2 Points, Reviews, Time Travel, Urban Fantasy, Victorian, Young Adult


The Door That Led to Where | Stand-Alone | ISBN 9781471401084 | Delacorte, 2016 | 2 out of 5 Points

AJ Flynn has just failed all but one of his GCSEs, and his future is looking far from rosy. So when he is offered a junior position at a London law firm he hopes his life is about to change – but he could never have imagined by how much.

Tidying up the archive one day, AJ finds an old key, mysteriously labelled with his name and date of birth – and he becomes determined to find the door that fits the key. And so begins an amazing journey to a very real and tangible past – 1830, to be precise – where the streets of modern Clerkenwell are replaced with cobbles and carts, and the law can be twisted to suit a villain’s means. Although life in 1830 is cheap, AJ and his friends quickly find that their own lives have much more value. They’ve gone from sad youth statistics to young men with purpose – and at the heart of everything lies a crime that only they can solve. But with enemies all around, can they unravel the mysteries of the past, before it unravels them?


„The Door That Led to Where“ is an excellent contemporary YA book, but a not so excellent historical novel. This is the first book by Sally Gardner that I read, though I’ve heard (from Ella) that she is pretty well-known as an author of children’s and young adult books, and I can very well believe that; her characters are authentic and realistic, the voice of her main character, AJ, is enjoyable, and the plot of this book is tight and tense, even though it’s not quite as sprawling as a book with this kind of plot could have been. But I guess that’s a problem of the genre more than a problem of this particular book.


I really enjoyed the parts of the book that took place in the present. Gardner describes the hopelessness, but also the humanity of Stoke Newington, a well-known working-class part of London, so emphatically that you can’t help but feel for all the inhabitants of this fictional version of Stokey. AJ’s hopeless life in particular left me with a pretty bad heart-ache; I mean, a boy who not only never knew his father, but who grew up with a mum who always blamed him for everything and apparently never even hugged him until he was 17??? That shit is awful, but it makes for great rooting interests. I wanted AJ to succeed, to have a lovely life of his own and to show his mother and bratty little sister that he was worth something after all, that he was not just a waste of space or a moocher living off what little money his mother has.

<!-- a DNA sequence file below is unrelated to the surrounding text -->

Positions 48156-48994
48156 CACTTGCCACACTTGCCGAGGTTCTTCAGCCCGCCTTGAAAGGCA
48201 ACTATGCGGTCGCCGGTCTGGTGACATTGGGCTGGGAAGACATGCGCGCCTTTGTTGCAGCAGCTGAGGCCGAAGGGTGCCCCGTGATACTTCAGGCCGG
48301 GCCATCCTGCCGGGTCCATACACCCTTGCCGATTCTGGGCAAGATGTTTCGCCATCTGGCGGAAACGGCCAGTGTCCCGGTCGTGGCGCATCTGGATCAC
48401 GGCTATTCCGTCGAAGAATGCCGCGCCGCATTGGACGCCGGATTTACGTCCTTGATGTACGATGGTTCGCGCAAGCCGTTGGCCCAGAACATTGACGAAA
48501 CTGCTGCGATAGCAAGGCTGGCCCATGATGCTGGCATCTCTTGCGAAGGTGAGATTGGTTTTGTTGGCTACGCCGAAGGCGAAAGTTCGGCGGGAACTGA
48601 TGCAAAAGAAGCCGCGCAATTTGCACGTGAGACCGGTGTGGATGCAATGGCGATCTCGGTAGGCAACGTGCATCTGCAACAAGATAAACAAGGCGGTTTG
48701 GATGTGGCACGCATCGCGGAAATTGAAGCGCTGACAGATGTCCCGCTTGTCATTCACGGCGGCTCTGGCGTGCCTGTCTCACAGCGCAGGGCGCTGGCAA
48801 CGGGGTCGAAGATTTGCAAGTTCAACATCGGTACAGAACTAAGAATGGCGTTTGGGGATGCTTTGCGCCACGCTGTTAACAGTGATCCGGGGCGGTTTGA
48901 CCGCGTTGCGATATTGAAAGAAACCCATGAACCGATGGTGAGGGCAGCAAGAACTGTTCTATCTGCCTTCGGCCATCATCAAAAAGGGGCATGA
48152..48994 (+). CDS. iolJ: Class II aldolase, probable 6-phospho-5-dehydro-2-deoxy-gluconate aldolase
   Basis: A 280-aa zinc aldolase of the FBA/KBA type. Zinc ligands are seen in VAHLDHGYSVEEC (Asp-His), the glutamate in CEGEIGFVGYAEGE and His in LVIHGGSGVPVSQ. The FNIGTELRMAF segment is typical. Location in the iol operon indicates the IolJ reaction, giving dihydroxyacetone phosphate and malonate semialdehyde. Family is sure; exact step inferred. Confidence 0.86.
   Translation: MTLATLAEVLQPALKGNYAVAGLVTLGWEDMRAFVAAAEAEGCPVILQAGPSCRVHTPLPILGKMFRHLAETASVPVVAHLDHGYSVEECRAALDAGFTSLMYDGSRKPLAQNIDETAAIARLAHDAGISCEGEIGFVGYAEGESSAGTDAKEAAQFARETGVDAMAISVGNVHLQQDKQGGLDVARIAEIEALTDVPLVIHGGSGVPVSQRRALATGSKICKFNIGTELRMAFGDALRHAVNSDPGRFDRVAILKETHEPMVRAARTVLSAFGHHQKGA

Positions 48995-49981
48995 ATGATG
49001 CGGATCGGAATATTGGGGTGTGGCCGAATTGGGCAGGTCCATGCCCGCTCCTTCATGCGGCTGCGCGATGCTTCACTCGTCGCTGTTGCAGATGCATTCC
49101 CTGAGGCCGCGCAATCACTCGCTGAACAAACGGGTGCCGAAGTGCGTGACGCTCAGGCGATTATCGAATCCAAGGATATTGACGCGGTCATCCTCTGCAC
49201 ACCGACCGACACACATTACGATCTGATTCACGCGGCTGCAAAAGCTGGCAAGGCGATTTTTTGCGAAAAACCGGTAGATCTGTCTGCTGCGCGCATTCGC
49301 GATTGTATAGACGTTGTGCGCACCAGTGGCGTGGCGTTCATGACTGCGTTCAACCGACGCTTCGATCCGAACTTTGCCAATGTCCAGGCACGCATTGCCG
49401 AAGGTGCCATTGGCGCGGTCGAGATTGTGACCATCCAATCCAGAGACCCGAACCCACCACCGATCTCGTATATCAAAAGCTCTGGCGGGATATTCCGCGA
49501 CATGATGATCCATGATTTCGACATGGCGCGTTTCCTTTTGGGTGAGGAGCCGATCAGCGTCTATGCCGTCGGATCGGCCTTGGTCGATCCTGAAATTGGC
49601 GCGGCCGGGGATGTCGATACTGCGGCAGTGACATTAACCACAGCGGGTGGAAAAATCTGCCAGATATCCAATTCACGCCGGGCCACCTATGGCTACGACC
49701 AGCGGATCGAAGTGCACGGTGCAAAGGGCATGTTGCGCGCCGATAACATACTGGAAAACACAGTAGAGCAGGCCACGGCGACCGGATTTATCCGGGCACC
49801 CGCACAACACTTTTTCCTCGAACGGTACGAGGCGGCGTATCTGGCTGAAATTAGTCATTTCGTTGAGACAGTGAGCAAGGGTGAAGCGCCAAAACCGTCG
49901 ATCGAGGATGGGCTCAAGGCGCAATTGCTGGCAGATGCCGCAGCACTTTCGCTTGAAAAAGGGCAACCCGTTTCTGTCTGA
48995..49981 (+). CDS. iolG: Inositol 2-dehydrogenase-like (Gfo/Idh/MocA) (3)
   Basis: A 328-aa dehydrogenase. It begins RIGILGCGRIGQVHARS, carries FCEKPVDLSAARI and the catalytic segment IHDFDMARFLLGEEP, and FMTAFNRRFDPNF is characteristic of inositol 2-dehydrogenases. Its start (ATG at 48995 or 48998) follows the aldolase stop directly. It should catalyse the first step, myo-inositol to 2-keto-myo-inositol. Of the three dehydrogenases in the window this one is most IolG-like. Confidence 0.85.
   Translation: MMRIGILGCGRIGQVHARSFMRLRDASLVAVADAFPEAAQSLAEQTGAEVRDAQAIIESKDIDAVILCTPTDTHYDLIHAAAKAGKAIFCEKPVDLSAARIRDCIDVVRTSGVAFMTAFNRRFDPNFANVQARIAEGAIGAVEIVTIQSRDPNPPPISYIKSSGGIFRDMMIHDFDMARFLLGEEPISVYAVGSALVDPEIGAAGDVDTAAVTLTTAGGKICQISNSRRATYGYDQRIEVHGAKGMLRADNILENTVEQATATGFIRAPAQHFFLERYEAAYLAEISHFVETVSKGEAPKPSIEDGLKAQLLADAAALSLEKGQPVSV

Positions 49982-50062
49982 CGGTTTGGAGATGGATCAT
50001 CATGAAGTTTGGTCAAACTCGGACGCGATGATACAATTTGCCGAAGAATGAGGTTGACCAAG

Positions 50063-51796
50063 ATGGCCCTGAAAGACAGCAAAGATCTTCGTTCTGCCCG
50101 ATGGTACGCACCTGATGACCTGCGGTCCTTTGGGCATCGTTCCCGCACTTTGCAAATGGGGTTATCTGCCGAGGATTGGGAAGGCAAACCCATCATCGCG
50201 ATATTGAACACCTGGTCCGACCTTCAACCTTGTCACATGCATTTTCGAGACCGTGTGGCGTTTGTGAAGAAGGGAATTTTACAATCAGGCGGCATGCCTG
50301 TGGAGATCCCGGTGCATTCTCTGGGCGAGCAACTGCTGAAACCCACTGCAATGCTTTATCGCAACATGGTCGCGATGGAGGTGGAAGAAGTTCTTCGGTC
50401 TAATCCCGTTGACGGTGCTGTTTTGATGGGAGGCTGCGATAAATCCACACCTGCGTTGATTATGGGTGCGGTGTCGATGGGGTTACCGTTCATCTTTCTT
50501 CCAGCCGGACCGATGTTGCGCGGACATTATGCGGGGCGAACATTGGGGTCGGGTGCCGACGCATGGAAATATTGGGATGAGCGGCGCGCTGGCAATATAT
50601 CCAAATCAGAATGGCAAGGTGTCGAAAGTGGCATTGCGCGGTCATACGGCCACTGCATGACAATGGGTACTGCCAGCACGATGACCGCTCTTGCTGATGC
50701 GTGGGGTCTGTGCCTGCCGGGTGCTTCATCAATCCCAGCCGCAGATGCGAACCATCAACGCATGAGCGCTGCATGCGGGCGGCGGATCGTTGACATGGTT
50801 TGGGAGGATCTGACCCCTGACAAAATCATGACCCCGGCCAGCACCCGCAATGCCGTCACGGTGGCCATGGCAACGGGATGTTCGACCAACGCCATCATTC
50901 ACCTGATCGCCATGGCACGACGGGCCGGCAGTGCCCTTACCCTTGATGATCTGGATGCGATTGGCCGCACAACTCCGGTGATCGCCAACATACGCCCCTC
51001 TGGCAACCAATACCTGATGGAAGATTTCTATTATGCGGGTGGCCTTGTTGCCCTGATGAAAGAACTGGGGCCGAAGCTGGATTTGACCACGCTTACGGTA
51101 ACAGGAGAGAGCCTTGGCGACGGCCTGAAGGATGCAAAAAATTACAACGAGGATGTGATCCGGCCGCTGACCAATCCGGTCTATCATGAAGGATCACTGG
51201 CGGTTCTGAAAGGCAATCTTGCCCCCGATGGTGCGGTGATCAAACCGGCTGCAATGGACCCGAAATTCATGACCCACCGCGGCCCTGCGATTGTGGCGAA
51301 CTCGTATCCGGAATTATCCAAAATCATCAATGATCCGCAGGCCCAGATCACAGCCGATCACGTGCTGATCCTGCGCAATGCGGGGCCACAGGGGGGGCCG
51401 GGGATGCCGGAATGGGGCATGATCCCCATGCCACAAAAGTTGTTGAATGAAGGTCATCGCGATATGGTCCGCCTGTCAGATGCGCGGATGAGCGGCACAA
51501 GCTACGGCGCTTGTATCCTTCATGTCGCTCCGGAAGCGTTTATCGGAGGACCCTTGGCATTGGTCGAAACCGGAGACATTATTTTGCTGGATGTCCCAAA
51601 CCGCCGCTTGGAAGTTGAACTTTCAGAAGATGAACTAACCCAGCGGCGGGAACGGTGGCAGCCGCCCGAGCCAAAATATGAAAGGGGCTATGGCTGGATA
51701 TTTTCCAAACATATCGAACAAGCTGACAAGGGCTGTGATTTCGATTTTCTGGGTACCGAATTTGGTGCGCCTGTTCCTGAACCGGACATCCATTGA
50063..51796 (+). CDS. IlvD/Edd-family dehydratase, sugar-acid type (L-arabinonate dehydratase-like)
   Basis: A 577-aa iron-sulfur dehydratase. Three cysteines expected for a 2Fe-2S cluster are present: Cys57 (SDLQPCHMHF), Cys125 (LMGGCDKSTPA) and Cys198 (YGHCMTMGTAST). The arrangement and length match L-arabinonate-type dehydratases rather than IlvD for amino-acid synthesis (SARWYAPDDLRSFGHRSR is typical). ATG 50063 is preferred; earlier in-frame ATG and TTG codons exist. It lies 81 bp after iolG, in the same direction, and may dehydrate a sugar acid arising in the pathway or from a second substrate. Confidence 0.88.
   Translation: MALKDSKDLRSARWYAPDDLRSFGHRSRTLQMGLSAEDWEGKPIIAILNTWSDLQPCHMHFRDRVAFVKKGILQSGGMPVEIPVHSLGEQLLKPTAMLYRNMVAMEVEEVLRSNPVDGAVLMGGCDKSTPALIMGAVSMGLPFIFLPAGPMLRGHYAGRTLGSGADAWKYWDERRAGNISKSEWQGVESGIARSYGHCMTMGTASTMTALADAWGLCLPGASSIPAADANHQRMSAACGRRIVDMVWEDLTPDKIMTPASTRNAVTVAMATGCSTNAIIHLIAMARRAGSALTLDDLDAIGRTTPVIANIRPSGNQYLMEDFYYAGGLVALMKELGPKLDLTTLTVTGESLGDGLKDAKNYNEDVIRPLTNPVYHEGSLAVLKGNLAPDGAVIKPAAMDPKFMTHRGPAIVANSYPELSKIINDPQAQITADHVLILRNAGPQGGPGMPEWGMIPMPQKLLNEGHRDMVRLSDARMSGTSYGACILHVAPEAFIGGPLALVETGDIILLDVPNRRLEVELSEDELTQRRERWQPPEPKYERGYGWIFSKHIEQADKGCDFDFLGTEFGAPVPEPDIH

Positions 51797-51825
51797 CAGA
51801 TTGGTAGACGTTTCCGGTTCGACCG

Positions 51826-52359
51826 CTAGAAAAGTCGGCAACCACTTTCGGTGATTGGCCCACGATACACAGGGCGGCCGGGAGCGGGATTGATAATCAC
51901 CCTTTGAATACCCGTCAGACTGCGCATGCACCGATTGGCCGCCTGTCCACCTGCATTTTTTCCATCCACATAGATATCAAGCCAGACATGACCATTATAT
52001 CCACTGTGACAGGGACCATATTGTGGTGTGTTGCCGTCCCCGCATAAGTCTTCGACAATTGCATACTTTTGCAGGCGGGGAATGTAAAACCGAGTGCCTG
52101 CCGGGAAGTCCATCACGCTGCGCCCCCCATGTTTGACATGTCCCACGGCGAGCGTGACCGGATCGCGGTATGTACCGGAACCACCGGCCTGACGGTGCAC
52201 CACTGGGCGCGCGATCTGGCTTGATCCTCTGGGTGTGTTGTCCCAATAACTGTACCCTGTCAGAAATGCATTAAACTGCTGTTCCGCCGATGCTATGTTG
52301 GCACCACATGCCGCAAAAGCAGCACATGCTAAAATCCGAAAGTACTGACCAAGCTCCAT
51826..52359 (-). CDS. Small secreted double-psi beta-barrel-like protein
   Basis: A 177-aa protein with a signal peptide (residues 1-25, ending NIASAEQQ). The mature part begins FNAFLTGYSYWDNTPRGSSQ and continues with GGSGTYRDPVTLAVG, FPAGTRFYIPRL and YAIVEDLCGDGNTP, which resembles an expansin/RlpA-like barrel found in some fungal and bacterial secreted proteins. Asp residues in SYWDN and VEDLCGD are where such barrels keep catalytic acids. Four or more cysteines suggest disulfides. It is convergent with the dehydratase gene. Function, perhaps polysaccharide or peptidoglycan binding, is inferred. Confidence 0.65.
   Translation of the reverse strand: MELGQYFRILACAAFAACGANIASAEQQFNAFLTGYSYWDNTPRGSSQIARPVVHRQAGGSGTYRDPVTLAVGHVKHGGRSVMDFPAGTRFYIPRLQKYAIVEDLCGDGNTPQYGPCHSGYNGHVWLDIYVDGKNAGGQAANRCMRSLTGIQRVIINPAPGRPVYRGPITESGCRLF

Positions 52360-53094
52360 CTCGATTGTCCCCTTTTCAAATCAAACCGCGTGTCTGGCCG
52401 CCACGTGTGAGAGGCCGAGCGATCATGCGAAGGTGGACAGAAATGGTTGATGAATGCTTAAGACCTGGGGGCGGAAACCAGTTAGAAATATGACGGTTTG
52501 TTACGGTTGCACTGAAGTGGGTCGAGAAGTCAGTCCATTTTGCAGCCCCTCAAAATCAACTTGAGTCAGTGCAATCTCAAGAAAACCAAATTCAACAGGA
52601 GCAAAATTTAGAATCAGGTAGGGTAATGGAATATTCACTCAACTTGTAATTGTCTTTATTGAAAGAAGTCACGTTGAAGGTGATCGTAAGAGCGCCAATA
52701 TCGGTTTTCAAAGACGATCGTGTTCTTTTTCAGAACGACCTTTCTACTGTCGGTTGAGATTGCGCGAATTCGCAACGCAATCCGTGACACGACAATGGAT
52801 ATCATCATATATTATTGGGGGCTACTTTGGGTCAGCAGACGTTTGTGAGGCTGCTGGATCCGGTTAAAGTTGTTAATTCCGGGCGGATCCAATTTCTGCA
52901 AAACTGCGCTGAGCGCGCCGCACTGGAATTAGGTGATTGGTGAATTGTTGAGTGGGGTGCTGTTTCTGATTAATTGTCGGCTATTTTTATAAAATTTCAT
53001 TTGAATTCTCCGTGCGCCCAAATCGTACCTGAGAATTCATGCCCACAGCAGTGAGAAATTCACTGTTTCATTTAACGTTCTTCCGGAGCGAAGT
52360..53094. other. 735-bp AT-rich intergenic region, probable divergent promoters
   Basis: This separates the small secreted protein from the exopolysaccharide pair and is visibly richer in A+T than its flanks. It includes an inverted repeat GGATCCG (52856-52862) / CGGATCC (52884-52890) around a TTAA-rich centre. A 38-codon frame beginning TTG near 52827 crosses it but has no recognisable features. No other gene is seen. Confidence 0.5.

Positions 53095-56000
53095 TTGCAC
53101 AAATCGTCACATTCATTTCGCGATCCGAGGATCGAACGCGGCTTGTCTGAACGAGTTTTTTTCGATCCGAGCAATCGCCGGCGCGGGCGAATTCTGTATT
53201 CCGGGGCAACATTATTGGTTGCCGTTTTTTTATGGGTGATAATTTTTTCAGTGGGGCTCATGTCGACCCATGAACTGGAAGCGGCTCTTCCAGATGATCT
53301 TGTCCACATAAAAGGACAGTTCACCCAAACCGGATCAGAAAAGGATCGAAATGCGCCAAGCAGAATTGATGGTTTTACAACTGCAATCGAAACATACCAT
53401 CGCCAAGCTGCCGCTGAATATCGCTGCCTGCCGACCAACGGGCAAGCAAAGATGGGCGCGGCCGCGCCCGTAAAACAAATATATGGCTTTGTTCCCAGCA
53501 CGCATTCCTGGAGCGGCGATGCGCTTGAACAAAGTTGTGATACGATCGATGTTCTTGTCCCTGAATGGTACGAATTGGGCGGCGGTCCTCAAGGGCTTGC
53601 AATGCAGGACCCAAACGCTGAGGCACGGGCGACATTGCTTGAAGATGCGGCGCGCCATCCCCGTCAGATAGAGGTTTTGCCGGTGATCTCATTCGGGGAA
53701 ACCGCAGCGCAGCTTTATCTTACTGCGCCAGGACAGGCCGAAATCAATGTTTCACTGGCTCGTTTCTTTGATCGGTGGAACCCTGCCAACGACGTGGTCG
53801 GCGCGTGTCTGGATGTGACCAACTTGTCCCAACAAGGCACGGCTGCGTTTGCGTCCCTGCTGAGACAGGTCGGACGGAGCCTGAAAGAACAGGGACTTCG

The mystery in the present was also very engaging, especially because the stakes were pretty high thanks to AJ’s background. Should he go investigating that strange key and file with his name on it, or should he leave it be, because it’s not his property, but that of the people he works for? Why did he even get a job in legal chambers, with no experience whatsoever, and with only one GCSE? Who are the counsellors working there, and why do they seem to know his father? Who is his father, anyway? All of these questions kept me reading, and most of the answers to these questions drew me even deeper into this book.

But then the time travel happened, and with the time travel, the eye rolling started.


This book suffers from two different sets of errors. The first set of errors is especially annoying, because it is so easily preventable that most other books manage to avoid it. The thing is, the editing of this book is so goddamn bad. Not only are words missing or repeated (on one page, there were three editing mistakes like that), but at the very beginning, when the time travel first happens, the book gives the year they have travelled to as 1930. So imagine my confusion when AJ later says he is in the year 1830. Does the door lead to different time periods? Why are all the same people as in 1930 in 1830 as well? Is this a rebirth type situation?

The answer, of course, was that ‘1930’ had been an editing mistake in the first place. It was meant to mean 1830, and let’s be honest, such a plot-relevant mistake because of nothing but poor editing is just not acceptable. I can overlook the one or other missed ‘to’ or ‘going’, but I can’t overlook a mistake that literally throws me off the plot and makes it impossible for me to understand what’s going on until I figure out that there was a mistake in the book itself. And it’s not like this is a self-published book or anything. It’s not a debut novel either. This is just unacceptable. Though it has to be said that this is not Gardner’s fault, but her publisher’s.

The second set of errors will not surprise anybody who has read any of my reviews on historical novels: The historic alpart of this book was just not right. There are some things I can forgive, and some things that other authors usually get wrong which Gardner got right – for example, half-black Leon and Turkish Slim have no problems whatsoever in 1830 London, which is honestly as it should be. However, it is surprising coming from an author who apparently nailed the Tudor era in ‘I, Coriander’, one of Ella’s favorites, that Gardner gets the role of women in 1830 England so. wrong.

At one point in the book, AJ reads a set of etiquette books, one for men and one for women. I’m going to quote here, and I’m pretty sure you’ll quickly notice why I got pissed off when I read it.

The second book was on social rules for ladies. It was shocking. As far as he could make out, ladies weren’t allowed to read books or go to the theatre. Even Shakespeare was thought to be too much for their frail constitutions to bear. When he reached the part about how a lady must always be corseted he wondered why there hadn’t been a mass rebellion.